Black Keys Block Out Spotify From Latest Album
We saw it in October, when British rockers Coldplay decided that their latest record, Mylo Xyloto, would not be available on popular music streaming services. Rather, the band took a more traditional route by releasing their album on iTunes and in record stores exclusively.
Now, blues rock heavyweights The Black Keys are thumbing their own noses at Spotify and other streaming services as well.
Their seventh studio album, El Camino, was released last week on iTunes and Amazon Mp3, but licensing rights were promptly refused to streaming websites such as Spotify, Rhapsody, Rdio and MOG. It’s as if the Keys are trying a ‘digital window’ strategy at selling their music, before time gives way to the hordes of free streaming sites.
Smart or dumb?
Well, Spotify does pay the labels licensing fees for the music, which is later proportioned to the artists. It’s not much, as say it was in 2000, but artists make their bread and butter on the concert circuit and in commercial licensing these days. It was the Black Keys who explained this in an interview with NPR earlier this year.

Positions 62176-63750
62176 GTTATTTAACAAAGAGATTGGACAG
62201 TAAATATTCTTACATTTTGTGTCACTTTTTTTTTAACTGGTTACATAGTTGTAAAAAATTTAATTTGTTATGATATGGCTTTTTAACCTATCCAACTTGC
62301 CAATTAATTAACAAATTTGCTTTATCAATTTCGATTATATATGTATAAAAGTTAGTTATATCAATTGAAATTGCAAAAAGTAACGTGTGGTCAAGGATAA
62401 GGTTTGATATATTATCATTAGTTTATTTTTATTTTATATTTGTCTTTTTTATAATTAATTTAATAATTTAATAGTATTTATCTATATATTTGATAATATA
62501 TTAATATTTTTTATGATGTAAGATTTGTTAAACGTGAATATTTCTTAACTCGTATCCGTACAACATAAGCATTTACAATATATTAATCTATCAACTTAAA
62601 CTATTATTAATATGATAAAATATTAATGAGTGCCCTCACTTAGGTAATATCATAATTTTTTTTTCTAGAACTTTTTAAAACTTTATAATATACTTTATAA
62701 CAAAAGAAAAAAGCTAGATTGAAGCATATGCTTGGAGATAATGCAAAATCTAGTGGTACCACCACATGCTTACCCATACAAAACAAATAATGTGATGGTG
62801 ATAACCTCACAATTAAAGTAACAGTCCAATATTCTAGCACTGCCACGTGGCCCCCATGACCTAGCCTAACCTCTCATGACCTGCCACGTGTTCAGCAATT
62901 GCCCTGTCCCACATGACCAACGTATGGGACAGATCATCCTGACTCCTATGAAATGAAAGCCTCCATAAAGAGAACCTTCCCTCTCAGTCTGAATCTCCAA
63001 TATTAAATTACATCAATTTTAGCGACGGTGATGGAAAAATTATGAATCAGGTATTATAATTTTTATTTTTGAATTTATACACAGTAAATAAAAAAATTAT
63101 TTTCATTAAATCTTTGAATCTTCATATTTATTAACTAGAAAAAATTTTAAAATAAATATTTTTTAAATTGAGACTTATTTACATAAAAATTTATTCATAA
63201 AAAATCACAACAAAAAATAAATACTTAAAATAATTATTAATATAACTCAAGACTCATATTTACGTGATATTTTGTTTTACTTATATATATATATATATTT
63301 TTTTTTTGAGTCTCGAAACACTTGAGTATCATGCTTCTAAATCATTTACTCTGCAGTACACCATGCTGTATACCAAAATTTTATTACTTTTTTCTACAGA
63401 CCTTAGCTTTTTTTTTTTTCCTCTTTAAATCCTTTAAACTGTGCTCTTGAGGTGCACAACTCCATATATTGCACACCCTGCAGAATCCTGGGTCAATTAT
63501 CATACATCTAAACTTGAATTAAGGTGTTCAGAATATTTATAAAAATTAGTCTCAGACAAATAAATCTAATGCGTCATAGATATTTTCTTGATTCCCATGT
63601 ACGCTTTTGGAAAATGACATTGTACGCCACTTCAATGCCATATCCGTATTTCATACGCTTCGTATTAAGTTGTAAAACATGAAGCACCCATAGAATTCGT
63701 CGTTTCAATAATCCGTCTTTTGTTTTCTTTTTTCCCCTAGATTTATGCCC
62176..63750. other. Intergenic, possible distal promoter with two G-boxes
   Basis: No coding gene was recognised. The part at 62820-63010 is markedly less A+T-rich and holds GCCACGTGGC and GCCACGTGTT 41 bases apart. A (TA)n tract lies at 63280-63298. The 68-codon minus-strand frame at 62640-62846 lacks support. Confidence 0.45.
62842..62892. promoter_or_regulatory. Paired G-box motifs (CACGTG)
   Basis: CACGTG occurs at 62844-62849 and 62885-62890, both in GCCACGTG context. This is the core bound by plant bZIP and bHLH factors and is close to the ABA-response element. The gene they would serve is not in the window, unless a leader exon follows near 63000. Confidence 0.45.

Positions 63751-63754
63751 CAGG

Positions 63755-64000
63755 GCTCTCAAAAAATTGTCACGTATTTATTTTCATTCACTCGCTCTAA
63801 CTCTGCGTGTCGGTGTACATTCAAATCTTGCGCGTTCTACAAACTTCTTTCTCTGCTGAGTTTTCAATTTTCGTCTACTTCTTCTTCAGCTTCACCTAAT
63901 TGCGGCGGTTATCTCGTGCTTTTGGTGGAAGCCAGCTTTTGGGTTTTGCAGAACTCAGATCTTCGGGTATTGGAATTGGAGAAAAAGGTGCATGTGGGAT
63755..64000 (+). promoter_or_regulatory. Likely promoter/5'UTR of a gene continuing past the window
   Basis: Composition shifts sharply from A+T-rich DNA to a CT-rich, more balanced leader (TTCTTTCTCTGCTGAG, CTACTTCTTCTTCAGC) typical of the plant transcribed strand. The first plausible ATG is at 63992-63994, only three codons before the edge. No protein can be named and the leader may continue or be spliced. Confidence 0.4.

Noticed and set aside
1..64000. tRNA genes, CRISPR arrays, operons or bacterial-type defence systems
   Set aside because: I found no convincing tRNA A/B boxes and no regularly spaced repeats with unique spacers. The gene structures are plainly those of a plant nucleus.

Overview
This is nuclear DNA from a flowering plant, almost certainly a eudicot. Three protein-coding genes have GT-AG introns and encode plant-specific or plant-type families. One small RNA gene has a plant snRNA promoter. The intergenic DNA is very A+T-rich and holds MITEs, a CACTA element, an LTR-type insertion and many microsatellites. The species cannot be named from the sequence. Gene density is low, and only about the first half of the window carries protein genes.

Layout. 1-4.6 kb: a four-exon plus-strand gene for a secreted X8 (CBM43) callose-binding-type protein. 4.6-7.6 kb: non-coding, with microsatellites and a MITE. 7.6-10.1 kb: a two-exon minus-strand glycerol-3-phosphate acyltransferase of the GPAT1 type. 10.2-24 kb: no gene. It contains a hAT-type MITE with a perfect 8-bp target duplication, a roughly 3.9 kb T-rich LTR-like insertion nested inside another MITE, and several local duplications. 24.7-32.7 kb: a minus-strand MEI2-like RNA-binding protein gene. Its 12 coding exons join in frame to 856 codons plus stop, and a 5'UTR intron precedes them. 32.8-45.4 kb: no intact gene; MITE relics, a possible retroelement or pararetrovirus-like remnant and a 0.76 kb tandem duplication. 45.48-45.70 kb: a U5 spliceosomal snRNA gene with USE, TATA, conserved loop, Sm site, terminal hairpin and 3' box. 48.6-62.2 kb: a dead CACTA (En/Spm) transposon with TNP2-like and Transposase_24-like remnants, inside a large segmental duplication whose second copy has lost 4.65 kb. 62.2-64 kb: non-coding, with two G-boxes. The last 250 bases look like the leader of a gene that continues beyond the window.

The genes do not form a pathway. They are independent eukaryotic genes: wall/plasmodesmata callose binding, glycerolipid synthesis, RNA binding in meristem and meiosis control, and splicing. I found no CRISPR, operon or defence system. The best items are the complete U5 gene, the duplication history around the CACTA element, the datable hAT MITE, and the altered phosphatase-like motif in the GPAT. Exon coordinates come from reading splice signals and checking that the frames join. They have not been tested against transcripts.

While some will be thankful to see an artist of their magnitude stand up against the free streaming craze, the concept does seem as inevitable as free music did in 2004, once the Napster craze had withstood an onslaught of legal retaliation.
For more on the debate of free streaming and artistic licensing, you can read these articles: